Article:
Bruce Nauman's 'Raw Materials' recordings at Tate Modern underline the power of language. Stephen Lucas looks at how the voices can be exploited for speaking and listening exercises
In the yammer of voices that artist Bruce Nauman has unleashed in Tate Modern's cavernous Turbine Hall are dozens of lessons on what can and can't be done with language.
"Raw Materials" - the fifth commission for Tate's Unilever Series - is a soundscape constructed out of 22 looped recordings from the US artist's eclectic back catalogue. It jettisons the neon and skewwhiff rooms that accompany the language in the original works. The words are no longer cocooned inside topsy-turvy monitors and the images of mime artists, clowns and actors whispering, growling and singing the words are gone. Only the voices remain -beamed out of flat wall-mounted speakers at intervals along the hall.
"Work, work, work..." one challenges. "Think, think, think..." another insists. "Thank you, thank you, thank you," another says politely or rudely or both, while another wisecracks, "Pete and Repeat were sitting on a fence. Pete fell off. Who was left? Repeat. Pete and Repeat..." You get the picture.
Art critic Peter Schjeldahl's sympathises with people's reactions when first introduced to Bruce Nauman's work. Nobody needs that kind of stress in their lives, he jokes.
"Raw Materials" really makes you "work". When you enter the hall your gut instinct is to get through the space quickly because there is nothing there and you are small and it is, well, not. But instead you get entangled in the bands of sound and the longer you are in there the more the space dwarfs you and the more self-aware you become. Visitors huddle round speakers or stand awkwardly in Nauman's cross-fire. But here is the weird thing, children at the exhibition run from speaker to speaker unphased, it is supposed to be fun after all.
Bindu Verma, an English teacher at City and Islington College, North London, says of "Raw Materials": "I would think about what the students really enjoy doing. They like to get technical so I would give them tape recorders to record different parts of different texts. Then they could order it in different ways and construct stories from it."
Stimulating different responses was "You May Not Want To Be Here" - a sentence read by a child, the meaning of which alters as words vanish or spellings shift. For instance, "You may be here, You may not want to hear".
Emma Dixon, an English teacher at Claremont High School, Kenton, Middlesex says: "I'd use 'You May Not Want To Be Here' as a starting point then I'd give pupils a soliloquy from Shakespeare to look at and get them to remove words until the meaning had totally changed."
Anna Hickson, an English teacher at Marjory Kinnon School, Feltham, Middlesex, says: "Reading and writing have had all the attention in the past but speaking and listening is being pushed more now. This would be a good exercise in listening carefully to language and understanding and making sense of it."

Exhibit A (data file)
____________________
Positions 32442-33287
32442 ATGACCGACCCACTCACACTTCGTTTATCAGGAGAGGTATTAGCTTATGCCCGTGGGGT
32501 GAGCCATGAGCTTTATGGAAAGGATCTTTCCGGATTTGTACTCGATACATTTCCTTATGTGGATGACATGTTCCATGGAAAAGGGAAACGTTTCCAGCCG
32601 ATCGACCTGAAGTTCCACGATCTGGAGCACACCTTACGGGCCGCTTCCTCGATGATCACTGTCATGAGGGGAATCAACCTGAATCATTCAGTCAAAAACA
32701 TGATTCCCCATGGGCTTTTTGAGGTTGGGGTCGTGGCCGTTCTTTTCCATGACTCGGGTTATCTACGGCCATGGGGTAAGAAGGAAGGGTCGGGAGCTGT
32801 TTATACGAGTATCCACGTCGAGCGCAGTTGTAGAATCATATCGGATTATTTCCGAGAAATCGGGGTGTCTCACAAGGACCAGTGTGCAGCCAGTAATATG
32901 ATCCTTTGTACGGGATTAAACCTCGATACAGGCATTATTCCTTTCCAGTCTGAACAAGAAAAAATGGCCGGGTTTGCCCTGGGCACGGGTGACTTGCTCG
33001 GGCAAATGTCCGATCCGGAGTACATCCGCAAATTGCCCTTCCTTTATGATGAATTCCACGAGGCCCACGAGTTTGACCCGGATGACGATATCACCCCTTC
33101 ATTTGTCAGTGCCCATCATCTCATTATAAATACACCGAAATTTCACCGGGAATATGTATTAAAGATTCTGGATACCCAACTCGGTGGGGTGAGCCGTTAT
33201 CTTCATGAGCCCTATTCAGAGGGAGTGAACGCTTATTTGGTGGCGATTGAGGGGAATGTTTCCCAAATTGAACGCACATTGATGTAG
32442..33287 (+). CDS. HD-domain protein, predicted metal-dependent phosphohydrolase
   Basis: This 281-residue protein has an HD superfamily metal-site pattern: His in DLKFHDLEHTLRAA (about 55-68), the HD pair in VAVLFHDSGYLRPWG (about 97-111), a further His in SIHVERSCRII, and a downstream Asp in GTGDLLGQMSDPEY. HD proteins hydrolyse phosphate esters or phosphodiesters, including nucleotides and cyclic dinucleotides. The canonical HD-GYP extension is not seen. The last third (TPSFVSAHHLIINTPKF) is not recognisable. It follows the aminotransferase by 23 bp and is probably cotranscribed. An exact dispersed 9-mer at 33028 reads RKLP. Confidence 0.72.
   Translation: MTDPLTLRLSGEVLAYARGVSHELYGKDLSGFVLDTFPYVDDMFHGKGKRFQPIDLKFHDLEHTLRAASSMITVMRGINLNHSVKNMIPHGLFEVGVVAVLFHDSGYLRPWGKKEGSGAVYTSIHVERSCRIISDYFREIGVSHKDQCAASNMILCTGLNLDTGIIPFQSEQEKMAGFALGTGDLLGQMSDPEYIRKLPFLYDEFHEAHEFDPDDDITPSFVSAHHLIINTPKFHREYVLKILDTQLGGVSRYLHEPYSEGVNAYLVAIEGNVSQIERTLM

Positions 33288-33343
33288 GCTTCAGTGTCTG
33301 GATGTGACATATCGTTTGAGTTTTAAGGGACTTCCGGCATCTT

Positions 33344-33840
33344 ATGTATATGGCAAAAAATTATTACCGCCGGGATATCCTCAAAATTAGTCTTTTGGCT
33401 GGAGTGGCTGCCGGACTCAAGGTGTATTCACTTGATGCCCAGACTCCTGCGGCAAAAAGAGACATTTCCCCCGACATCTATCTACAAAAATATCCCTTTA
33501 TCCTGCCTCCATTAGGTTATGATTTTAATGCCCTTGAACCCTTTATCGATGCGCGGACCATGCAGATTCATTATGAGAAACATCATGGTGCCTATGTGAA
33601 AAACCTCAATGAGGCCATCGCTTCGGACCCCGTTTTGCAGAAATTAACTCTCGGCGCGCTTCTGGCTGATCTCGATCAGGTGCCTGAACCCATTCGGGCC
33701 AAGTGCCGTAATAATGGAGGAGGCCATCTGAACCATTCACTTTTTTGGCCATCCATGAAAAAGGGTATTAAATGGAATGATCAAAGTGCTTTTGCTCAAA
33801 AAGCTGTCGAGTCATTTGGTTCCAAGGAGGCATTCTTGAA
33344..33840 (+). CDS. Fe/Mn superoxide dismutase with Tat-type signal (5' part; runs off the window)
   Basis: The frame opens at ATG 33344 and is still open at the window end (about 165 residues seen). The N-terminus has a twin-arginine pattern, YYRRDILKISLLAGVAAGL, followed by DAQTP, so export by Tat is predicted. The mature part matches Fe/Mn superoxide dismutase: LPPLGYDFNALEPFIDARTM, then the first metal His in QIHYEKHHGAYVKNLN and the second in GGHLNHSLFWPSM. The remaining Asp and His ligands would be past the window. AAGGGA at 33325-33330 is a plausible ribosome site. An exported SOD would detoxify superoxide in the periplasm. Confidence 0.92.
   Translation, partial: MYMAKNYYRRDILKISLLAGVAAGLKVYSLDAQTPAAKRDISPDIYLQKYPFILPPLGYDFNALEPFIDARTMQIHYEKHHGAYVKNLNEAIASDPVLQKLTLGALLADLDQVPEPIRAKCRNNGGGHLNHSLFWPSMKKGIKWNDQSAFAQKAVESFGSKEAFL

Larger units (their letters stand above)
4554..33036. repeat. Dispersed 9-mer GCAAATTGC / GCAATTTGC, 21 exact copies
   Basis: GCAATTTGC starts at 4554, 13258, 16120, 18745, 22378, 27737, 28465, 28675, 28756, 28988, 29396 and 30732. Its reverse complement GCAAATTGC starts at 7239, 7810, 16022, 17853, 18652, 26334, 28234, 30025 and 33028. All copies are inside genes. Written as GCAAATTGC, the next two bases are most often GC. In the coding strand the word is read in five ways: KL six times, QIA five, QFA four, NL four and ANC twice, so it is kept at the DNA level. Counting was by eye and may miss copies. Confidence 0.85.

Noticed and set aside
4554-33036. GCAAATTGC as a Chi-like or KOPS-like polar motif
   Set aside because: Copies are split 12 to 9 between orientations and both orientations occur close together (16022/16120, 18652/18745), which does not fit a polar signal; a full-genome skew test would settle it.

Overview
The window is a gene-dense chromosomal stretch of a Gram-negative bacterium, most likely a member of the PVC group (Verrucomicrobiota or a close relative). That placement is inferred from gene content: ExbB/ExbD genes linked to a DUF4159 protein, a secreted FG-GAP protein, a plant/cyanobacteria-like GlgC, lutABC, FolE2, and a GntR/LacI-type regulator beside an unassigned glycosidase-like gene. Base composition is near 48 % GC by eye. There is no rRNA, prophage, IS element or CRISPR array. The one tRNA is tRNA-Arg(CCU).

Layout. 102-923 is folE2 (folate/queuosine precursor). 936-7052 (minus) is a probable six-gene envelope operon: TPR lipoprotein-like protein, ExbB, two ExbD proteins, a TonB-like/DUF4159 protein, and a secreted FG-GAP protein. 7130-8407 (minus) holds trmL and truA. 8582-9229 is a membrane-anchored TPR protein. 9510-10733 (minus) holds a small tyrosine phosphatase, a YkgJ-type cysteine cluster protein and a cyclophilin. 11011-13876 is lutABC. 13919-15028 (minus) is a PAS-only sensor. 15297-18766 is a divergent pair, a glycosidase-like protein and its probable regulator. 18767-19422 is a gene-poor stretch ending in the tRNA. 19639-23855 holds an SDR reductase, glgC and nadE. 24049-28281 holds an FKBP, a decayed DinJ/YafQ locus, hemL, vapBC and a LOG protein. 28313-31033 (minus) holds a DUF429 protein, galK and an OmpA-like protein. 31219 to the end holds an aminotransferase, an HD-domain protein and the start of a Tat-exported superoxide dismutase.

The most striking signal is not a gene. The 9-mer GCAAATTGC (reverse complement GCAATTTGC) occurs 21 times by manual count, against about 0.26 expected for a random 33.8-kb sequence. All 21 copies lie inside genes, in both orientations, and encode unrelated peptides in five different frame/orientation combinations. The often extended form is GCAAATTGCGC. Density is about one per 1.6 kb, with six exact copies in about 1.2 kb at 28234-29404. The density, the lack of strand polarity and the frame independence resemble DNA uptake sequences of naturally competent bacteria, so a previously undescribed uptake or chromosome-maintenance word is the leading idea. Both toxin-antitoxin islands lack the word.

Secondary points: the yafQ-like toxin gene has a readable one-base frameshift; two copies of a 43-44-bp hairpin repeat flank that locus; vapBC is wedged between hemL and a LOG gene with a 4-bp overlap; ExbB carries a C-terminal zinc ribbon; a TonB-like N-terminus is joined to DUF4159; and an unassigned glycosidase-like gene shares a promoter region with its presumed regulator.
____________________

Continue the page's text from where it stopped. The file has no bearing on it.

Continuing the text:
Anna sees "Raw Materials" as a stimulus for drama-based work too: "You could incorporate the 'Work Work,' piece into a staging of Kafka's Metamorphosis. That's about the relentlessness of work too."
Language has run through Nauman's work since he arrived on the US art scene in the mid-1960s, so lesson inspiration need not come solely from "Raw Materials". A good way for teachers to get a handle on Nauman's work is through Naumania, a workshop led by artist Mike Ricketts at Tate Modern.
Mike traces Nauman's career from early, chiefly comic pieces such as "Eating My Words" - a photograph of Nauman eating bread shaped into the word "words" -through to the more sinister "Violin tuned DEAD" - a video of Nauman playing a violin he has re-tuned so the notes are D-E-A-D - and onto cheeky neons like "Run from Fear, Fun from Rear".
The Naumania day also features a clutch of activities which teachers could adapt for school visits to Tate Modern. You are asked to explore the different spoken texts in "Raw Materials" for parallels with Samuel Beckett. Compare, for instance, the infuriating trap the speaker of "Pete and Repeat" is caught in with the endless absurd circle Beckett's two down-and-outs in Waiting for Godot find themselves in. Another activity asks you to look at how language is used by Nauman to provoke anxiety and unease. A trickier task would have been to consider how it isn't used to provoke anxiety and unease.
Young people love gimmicks and this exhibition is full of them. It sets out how to spring a trap with language in "Pete and Repeat"; it shows how the meaning of a word can flip around through repetition and intonation respectively in "Work Work" and "No No No No"; and it demonstrates how the meaning of a sentence can turn on the spelling of a single word and the absence or inclusion of words in "You May Not Want To Be Here".
But while this exhibition can wow pupils with the feats language can achieve, it also demonstrates the limits of language. At the end of the turbine hall you reach "World Peace", a recording in which calm voices lull you into a false sense that you have reached a happy conclusion to the preceding chaos. "I'll talk, you'll listen" they intone. But the voices overlap and you forget to listen. Nauman's parting shot is to then deny you an exit by this the last recording, and force you to walk back through the noise to where you came in. On a second listen, the recordings become shaded by the bottom line of "World Peace". They seem to say that despite all its tricks language is human and fails.